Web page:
|Of the twelve cities hosting the 2019 Rugby World Cup™ in Japan, Kamaishi in Iwate Prefecture is the only one that will hold matches in a brand-new stadium. Kamaishi is a small town along the Pacific, but its ties to rugby run deep: it is the home of an amateur rugby team that once won the national championships seven years in a row. In 2011, Kamaishi suffered deeply from the giant tsunami triggered by the Great East Japan Earthquake. The area is still recovering in some ways, but local residents are all eager to welcome visitors to the rugby venue and express their gratitude for the support that flooded in from around Japan and overseas in the wake of the disaster. We asked a local writer familiar with Kamaishi to give us the inside scoop on the best the town has to offer.|
A local train is a great way to enjoy the pastoral landscape on your trip to Kamaishi
The city of Kamaishi in Iwate Prefecture lies along the Pacific coast, apart from major transportation routes. It cannot be directly accessed by either the bullet train or air. The Tohoku Shinkansen is a convenient way to get to Iwate from Tokyo. It’s about a three-hour ride from Tokyo Station to Shin-Hanamaki Station. From there, you can change to the JR Kamaishi Line for the two-hour ride to Kamaishi Station. Service is infrequent along the Kamaishi Line, so make sure to check the train schedules in advance.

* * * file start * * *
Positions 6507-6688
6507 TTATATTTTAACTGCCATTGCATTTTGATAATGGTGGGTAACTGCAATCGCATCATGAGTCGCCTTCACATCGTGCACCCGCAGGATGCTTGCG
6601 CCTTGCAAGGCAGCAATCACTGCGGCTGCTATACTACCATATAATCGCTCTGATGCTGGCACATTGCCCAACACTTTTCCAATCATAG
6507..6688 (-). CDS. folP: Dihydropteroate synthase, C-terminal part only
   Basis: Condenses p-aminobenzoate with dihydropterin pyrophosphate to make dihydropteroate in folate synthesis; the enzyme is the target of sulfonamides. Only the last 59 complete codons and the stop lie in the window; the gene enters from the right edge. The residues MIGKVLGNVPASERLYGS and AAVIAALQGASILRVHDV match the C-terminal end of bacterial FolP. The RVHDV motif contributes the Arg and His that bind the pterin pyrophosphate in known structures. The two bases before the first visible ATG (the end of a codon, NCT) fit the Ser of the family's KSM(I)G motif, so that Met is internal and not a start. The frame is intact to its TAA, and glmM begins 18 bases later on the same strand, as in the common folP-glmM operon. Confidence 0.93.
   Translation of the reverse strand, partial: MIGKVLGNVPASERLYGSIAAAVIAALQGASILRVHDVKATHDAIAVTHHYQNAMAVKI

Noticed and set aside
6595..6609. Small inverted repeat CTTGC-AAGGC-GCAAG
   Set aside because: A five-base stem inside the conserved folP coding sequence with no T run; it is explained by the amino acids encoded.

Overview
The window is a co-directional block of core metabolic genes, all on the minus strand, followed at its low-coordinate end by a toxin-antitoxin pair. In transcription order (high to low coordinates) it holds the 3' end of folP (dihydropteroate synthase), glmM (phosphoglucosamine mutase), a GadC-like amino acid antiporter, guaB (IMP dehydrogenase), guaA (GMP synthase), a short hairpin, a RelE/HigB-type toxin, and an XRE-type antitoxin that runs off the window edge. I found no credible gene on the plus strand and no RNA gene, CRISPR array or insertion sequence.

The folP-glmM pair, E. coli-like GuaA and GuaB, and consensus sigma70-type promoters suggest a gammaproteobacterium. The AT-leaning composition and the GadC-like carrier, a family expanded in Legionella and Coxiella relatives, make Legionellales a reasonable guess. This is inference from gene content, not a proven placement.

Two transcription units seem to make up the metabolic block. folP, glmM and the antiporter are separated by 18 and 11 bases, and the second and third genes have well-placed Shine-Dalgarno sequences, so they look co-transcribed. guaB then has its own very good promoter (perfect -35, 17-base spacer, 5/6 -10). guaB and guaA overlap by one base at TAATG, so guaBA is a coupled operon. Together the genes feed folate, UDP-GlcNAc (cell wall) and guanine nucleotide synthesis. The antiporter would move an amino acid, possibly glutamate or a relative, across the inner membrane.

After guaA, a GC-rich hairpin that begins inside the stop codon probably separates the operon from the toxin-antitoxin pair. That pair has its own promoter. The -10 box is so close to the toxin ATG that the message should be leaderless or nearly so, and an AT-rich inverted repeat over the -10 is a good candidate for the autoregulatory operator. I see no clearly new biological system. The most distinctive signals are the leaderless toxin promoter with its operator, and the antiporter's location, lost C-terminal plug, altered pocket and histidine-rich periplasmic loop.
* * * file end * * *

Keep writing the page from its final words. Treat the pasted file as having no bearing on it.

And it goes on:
Iwate Hanamaki Airport offers once-a-day service to and from Taiwan and Shanghai, but otherwise can only be accessed by domestic flights. You can take a taxi from the airport to JR Shin-Hanamaki Station in ten minutes. From there, you’ll need to get on the JR Kamaishi Line and head for Kamaishi.
On match days, the city plans to run direct Liner Buses between the venue and Iwate Hanamaki Airport as well as Shin-Hanamaki Station. Seats will be by reservation only and the ride will take between one-and-a-half and two-and-a-half hours. The details will be posted on the Kamaishi Iwate Rugby Information portal site for the 2019 Rugby World Cup™ in Japan, run by the city of Kamaishi, once they are finalized. Check the venue access page to find out more.
Kamaishi boasts a beautiful jagged coastline plus a World Heritage Site